Thursday, February 21, 2013

The Maffetone Method: A Breakthrough?

Continuing a recent theme on this blog....

Today marks my fourth day of practicing the Maffetone Method. The Maffetone Method was developed decades ago by Dr. Phil Maffetone. World-class endurance athletes like Mark Allen and Stu Mittleman have seen remarkable results with the Maffetone Method. But it's not just for top athletes; Maffetone is practiced every day by thousands of endurance athletes--from runners to triathletes to cyclists.

I'm still learning about the Maffetone Method. Here's what I know: It revolves around heart-rate monitoring based on the "180 formula," which determines your maximum aerobic function or MAF. This is the zone you want to train in while base-building because it's all aerobic and low-stress. The formula goes as follows:

1) Subtract your age from 180.
2) Modify this number by selecting among the following categories the one that best matches your fitness and health profile:
  • If you have or are recovering from a major illness (heart disease, any operation or hospital stay, etc.) or are on any regular medication, subtract an additional 10.
  • If you are injured, have regressed in training or competition, get more than two colds or bouts of flu per year, have allergies or asthma, or if you have been inconsistent or are just getting back into training, subtract an additional 5.
  • If you have been training consistently (at least four times weekly) for up to two years without any of the problems just mentioned, keep the number (180–age) the same.
  • If you have been training for more than two years without any of the problems listed above, and have made progress in competition without injury, add 5.
So, for me, since I'm 39 and very experienced, my formula goes as follows: 180-39+5=146. My MAF zone is then 136-146 beats per minute, meaning I want all of my training for the next few months, while I base-build, to be between 136-146 without exception. If I stay in that zone, I'm within my aerobic zone. I'm within the "safe zone."

Here's why I like MAF. When we're aerobic, we're mostly burning fat for fuel--and we have lots and lots of fat even if we're lean like I am--and it's very low-stress compared to anaerobic training. When we go anaerobic, like in a tempo run, we start burning a lot of glycogen and ask a lot of our muscles and endocrine system and that can stress our bodies and ultimately put us in the overtraining hole (check out this blog by Lucho for more info on that). When faced with diminishing returns because of overtraining, usually I just train even harder (I am, after all, a determined runner). This is not a good situation, especially in high-altitude places like Colorado. By trying to push through instead of listen to my body's signals, I'm basically burning the candle on both ends. MAF can keep you from doing that.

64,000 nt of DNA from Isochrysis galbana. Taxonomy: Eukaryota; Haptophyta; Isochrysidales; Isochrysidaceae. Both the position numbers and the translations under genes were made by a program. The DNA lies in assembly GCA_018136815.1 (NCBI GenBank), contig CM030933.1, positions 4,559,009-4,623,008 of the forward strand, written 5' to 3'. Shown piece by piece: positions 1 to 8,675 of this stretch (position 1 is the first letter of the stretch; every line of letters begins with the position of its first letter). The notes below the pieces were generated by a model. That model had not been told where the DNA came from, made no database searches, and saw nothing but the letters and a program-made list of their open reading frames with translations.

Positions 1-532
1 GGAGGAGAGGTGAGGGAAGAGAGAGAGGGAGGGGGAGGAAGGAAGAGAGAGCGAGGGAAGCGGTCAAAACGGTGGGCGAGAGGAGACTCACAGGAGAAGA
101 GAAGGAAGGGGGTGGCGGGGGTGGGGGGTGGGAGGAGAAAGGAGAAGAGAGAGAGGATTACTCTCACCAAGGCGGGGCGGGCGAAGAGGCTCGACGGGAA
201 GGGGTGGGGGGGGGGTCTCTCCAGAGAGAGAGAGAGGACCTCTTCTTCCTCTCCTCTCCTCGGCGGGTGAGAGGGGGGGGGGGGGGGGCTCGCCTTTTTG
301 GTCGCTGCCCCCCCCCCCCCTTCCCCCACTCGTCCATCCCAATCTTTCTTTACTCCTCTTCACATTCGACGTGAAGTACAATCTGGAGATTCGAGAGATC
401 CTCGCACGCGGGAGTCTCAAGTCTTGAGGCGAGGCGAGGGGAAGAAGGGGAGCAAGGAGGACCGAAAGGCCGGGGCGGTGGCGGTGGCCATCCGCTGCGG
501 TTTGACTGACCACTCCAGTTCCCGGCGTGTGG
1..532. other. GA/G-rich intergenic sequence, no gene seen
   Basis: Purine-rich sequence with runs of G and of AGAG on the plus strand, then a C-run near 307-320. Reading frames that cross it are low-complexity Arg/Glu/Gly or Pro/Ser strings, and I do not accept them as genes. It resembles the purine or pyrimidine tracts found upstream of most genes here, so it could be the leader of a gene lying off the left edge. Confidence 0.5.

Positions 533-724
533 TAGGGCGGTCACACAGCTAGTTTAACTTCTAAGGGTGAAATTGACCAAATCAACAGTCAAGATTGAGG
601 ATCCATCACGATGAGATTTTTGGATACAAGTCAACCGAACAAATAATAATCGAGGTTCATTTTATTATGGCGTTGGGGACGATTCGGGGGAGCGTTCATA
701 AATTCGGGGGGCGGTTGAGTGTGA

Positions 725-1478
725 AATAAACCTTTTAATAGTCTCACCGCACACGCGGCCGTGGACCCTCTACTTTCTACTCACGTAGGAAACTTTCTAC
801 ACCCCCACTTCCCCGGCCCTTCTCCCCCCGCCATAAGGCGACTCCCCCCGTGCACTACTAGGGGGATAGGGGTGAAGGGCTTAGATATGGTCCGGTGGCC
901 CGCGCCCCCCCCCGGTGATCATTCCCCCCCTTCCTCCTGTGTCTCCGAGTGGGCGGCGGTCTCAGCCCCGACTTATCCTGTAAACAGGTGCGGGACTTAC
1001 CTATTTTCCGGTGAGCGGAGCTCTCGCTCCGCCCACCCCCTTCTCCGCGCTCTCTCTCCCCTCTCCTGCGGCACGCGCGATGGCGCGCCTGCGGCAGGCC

That's not to say going anaerobic is bad; quite the contrary, it's essential to peak fitness. But it has to be done at the right time. When base-building for the upcoming racing season, it's vital to first establish aerobic strength, which in turn will provide a solid foundation for some purposeful anaerobic strength-building running later in your training. Without a solid aerobic base, doing anaerobic training is in essence like building a house on sand.
Whereas lots of people get frustrated with MAF in the early stages because they have to run so slow to stay within their MAF range, I'm really enjoying it. Armed with my heart-rate monitor and some residual fitness from the Phoenix Marathon, I'm finding that I can run as fast as 6:30 pace within my MAF range, but on average I'm at 7:20-7:40/mile while at MAF. I haven't yet tried MAF in the mountains, and I'm due for a bona fide MAF test once the snow clears. Sometimes you literally have to stop running and start walking in order to stay within your MAF range. That can frustrate folks. The good news is that, with patience and firm commitment to MAF, your speed will increase as your aerobic capacity improves. You'll also lose some body fat. Or so I've read.